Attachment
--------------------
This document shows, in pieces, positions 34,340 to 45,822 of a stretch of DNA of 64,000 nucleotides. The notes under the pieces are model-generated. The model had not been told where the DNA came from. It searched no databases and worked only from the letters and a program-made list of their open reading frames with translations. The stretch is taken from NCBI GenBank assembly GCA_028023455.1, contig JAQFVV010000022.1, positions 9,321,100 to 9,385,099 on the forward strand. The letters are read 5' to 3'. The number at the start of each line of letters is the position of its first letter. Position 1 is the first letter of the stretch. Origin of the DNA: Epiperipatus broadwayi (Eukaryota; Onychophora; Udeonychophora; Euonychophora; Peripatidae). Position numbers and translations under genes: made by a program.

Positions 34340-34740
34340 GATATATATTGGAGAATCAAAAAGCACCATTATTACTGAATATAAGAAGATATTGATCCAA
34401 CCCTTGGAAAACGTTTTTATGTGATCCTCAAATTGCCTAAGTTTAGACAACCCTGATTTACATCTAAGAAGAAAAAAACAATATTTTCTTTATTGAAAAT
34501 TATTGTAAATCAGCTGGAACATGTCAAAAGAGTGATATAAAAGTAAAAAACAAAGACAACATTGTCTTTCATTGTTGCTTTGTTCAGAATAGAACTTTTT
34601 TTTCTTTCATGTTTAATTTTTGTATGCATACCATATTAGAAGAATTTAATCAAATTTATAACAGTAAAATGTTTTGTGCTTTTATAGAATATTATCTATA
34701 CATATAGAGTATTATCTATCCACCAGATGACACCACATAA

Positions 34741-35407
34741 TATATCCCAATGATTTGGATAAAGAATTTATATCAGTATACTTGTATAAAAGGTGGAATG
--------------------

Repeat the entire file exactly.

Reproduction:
This document shows, in pieces, positions 34,340 to 45,822 of a stretch of DNA of 64,000 nucleotides. The notes under the pieces are model-generated. The model had not been told where the DNA came from. It searched no databases and worked only from the letters and a program-made list of their open reading frames with translations. The stretch is taken from NCBI GenBank assembly GCA_028023455.1, contig JAQFVV010000022.1, positions 9,321,100 to 9,385,099 on the forward strand. The letters are read 5' to 3'. The number at the start of each line of letters is the position of its first letter. Position 1 is the first letter of the stretch. Origin of the DNA: Epiperipatus broadwayi (Eukaryota; Onychophora; Udeonychophora; Euonychophora; Peripatidae). Position numbers and translations under genes: made by a program.

Positions 34340-34740
34340 GATATATATTGGAGAATCAAAAAGCACCATTATTACTGAATATAAGAAGATATTGATCCAA
34401 CCCTTGGAAAACGTTTTTATGTGATCCTCAAATTGCCTAAGTTTAGACAACCCTGATTTACATCTAAGAAGAAAAAAACAATATTTTCTTTATTGAAAAT
34501 TATTGTAAATCAGCTGGAACATGTCAAAAGAGTGATATAAAAGTAAAAAACAAAGACAACATTGTCTTTCATTGTTGCTTTGTTCAGAATAGAACTTTTT
34601 TTTCTTTCATGTTTAATTTTTGTATGCATACCATATTAGAAGAATTTAATCAAATTTATAACAGTAAAATGTTTTGTGCTTTTATAGAATATTATCTATA
34701 CATATAGAGTATTATCTATCCACCAGATGACACCACATAA

Positions 34741-35407
34741 TATATCCCAATGATTTGGATAAAGAATTTATATCAGTATACTTGTATAAAAGGTGGAATG